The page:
As a test model the Class 14 doesn't benefit from all the parts being finalised. Some are simply test shots that will do to prove the model but wouldn't be good enough for production.
Which is why the drive cranks are made from whitemetal. This might have been considered good enough in the old days but now we expect a bit more quality. Not that there is anything wrong with whitemetal per se but it isn't ideal for this sort of application. For a start when it comes out of the mould it shrinks. The shrinkage varies depending on the thickness of material. Real experts can allow for this but they cost a lot of money and so in the modelling world things can be a bit more hit and miss. In this case the crank throw isn't awfully accurate.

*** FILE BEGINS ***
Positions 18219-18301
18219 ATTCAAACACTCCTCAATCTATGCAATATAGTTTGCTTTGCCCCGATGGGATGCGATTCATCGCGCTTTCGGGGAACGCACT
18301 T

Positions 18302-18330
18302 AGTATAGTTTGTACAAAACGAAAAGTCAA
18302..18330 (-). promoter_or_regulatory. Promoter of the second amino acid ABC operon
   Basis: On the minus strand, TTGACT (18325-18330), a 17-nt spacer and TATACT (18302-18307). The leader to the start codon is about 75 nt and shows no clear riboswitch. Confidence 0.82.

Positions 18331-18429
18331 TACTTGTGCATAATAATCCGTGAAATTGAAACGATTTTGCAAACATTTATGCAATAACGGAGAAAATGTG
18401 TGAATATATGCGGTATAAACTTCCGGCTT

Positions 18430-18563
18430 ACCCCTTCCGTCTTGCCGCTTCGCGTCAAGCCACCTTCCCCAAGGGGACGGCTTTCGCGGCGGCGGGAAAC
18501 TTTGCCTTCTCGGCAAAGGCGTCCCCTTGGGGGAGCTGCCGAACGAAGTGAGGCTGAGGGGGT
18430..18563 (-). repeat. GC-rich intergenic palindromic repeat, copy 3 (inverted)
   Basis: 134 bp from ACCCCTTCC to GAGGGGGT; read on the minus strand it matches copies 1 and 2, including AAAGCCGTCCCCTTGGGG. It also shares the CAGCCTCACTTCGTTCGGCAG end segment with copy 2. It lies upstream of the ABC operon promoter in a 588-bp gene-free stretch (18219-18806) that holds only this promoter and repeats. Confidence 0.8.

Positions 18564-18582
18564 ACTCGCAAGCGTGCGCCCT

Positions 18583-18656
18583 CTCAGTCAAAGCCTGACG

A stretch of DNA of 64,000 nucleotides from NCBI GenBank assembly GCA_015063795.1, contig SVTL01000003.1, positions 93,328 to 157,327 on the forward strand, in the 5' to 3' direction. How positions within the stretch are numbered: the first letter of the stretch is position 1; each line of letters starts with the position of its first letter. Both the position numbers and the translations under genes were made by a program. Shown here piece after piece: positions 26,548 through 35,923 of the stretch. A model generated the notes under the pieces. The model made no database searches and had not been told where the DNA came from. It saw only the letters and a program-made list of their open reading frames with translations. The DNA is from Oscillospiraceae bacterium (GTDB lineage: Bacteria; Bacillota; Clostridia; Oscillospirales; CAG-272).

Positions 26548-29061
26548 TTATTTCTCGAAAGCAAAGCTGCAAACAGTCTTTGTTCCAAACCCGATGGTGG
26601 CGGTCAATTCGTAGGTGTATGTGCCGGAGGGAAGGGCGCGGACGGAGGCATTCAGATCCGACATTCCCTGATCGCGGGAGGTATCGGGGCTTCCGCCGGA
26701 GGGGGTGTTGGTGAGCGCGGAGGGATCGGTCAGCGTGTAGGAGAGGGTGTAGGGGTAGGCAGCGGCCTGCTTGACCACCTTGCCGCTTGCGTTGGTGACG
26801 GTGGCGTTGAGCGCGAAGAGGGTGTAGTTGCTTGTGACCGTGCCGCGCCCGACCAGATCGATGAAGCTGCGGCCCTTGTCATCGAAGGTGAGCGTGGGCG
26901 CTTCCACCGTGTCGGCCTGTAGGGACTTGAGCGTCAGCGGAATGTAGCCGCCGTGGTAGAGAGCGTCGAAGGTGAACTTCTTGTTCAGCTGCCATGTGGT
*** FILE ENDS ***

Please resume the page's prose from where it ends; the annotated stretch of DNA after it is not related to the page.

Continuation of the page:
Now I could get away with this by reaming out the hole in the coupling rod a lot. The crank just needs to go around - drive can be supplied by one of the wheels instead. This works in other scales, not pretty but effective. In the larger scales though people might fancy driving the crank just like the real thing, which is one of the reasons milled steel is being investigated for this part.
Anyway, I still had to do something and decided that rather than try painting the crank in steel coloured paint which never looks convincing, I'd polish the whitmetal - it looks very different to the dull alloy you normally see with a little elbow grease. A few minutes with jewellers paper sticks and then some Brasso brought the metal to a shine. A coat of sating varnish and once lightly weathered it should look nice.